A new day dawns in Florida’s tomato fields…

Jon Esformes (left), Operating Partner of Pacific Tomato Growers, shakes hands with the CIW’s Lucas Benitez on August 12, 2010, after signing a groundbreaking agreement to implement the Fair Food Code of Conduct on Pacific’s farms.

“The wall comes tumbling down.”

“Victory long time coming for Florida tomato pickers.”

“Tomato grower, harvesters strike historic accord.”

Those were the headlines, splashed across newspapers all over the country, that marked a watershed moment in the history of U.S. agriculture: the announcement of the landmark agreement between the Coalition of Immokalee Workers and Pacific Tomato Growers in August, 2010, launching the CIW’s Fair Food Program.

In celebration of the CIW’s 25th Anniversary, we need you to help us reach our $50,000 fundraising goal and set in motion the next phase of the Fair Food revolution.

Following the launch of the Campaign for Fair Food in 2001, farmworkers from Immokalee and countless consumer allies like you spent the next decade marching, fasting, traversing tens of thousands of miles on cross-country bus tours, and protesting outside the stores of some of this country’s largest fast-food, foodservice, and grocery industry companies.  Thanks to those protests, and the unwavering commitment of the “Fair Food Nation,” by 2010, when Pacific signed on to partner with the CIW in the launch of the Fair Food Program, we had won legally-binding agreements with 10 of the world’s largest retailers, including McDonald’s, Whole Foods, and Aramark (today, that number is fourteen, including the largest food industry company in the world — Walmart).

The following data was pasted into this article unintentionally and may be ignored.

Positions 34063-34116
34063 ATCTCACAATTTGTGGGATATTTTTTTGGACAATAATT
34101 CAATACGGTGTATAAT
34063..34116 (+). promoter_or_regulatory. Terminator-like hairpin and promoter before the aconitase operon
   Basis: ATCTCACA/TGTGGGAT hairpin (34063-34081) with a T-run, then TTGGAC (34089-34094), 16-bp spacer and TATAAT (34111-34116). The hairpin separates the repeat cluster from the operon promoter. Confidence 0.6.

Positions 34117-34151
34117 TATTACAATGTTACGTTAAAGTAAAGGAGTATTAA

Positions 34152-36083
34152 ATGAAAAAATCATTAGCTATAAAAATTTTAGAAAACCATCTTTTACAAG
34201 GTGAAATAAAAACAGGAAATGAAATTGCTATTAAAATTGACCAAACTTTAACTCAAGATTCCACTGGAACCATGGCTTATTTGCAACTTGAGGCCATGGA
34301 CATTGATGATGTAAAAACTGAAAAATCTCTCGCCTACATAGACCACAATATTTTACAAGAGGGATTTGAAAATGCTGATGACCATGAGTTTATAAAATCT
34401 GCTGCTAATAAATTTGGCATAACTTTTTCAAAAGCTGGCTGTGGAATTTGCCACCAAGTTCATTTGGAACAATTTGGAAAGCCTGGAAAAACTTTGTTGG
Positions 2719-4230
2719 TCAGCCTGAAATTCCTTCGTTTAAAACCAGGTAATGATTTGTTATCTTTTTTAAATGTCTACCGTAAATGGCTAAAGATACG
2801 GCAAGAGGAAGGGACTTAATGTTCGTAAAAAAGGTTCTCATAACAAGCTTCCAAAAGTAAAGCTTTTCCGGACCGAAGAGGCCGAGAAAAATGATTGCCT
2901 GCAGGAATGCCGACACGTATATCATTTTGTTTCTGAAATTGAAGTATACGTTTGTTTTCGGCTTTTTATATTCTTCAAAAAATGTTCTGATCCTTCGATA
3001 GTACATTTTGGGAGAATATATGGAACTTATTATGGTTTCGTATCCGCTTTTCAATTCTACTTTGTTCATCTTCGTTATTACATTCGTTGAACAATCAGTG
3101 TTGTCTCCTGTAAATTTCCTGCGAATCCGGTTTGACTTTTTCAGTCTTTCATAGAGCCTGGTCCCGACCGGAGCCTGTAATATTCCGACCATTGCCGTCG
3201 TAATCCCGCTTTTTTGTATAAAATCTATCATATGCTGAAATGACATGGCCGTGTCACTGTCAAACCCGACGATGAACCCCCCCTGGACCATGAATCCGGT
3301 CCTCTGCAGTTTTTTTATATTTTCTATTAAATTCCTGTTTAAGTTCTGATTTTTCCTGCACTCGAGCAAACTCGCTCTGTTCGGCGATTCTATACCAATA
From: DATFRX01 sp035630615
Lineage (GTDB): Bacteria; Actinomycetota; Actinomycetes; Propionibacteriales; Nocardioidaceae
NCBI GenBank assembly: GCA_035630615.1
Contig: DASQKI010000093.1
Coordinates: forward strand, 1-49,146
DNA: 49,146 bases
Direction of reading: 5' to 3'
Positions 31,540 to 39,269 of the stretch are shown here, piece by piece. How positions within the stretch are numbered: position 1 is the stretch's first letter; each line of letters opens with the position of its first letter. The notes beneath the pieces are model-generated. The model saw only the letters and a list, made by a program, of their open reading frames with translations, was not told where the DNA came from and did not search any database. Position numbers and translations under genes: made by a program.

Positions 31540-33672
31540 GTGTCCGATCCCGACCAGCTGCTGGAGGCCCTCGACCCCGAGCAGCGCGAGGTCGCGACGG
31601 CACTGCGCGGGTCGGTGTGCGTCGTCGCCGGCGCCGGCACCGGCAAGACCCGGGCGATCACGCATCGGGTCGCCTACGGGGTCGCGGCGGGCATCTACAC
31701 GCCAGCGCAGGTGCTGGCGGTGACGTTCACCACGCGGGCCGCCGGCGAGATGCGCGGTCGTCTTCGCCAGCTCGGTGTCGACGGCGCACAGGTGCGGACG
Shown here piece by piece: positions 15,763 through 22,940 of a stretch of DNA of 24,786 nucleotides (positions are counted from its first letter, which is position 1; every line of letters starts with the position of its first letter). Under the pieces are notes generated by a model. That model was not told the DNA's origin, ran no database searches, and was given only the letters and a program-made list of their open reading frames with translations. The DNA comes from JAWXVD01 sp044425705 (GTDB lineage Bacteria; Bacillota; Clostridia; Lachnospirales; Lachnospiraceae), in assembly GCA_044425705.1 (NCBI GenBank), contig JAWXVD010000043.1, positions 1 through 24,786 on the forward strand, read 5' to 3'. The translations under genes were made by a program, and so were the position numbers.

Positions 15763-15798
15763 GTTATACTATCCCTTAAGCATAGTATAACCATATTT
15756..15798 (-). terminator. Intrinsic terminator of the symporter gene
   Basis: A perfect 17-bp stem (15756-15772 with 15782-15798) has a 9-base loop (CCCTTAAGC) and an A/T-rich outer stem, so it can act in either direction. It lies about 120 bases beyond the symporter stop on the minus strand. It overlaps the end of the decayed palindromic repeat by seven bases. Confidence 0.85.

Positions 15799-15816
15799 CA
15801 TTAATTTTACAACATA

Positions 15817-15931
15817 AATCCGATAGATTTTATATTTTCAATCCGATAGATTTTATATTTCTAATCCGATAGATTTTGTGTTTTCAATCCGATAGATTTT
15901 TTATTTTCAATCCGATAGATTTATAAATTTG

That historic moment of partnership between the CIW and Pacific Tomato Growers was captured by The Nation in an article published October 18, 2010:

It was an unlikely place to hear Abraham Joshua Heschel quoted, and the rabbi’s words came from an unlikely messenger.

At a news conference on a farm outside of Immokalee in southwest Florida, Jon Esformes, operating partner of the fourth-generation, family-owned Pacific Tomato Growers—one of the five largest growers in the nation with more than 14,000 acres in the US and Mexico—declared, “In a free society, few are guilty, but all are responsible.”

And with that he announced an agreement with the 4000-member Coalition of Immokalee Workers (CIW) to implement a penny per pound pay raise—which stands to increase workers’ annual earnings from about $10,000 to as much as $17,000—and establish a code of conduct that includes an external complaint resolution system, shade and protective equipment in the fields, and a worker-to-worker education process on their rights under the new agreement.

“For us, you wake up and you realize that maybe this is something we could have done yesterday, but I am certainly not going to wait until tomorrow,” said Esformes.

For those who have followed CIW’s decade-long fight to raise farmworkers’ sub-poverty wages and remedy oppressive working conditions—including slavery—this agreement marks the moment when a wall of denial maintained by the Florida agricultural industry came tumbling down.

To mark the CIW’s “Silver” Anniversary, help us celebrate the groundbreaking Fair Food Program by donating today!  We are calling on all of our supporters – whether you recently joined the movement or you’ve been walking shoulder-to-shoulder with CIW for the past 25 years – to help us reach our goal of $50,000 by the end of 2018.

Please donate and share our fundraiser with your networks!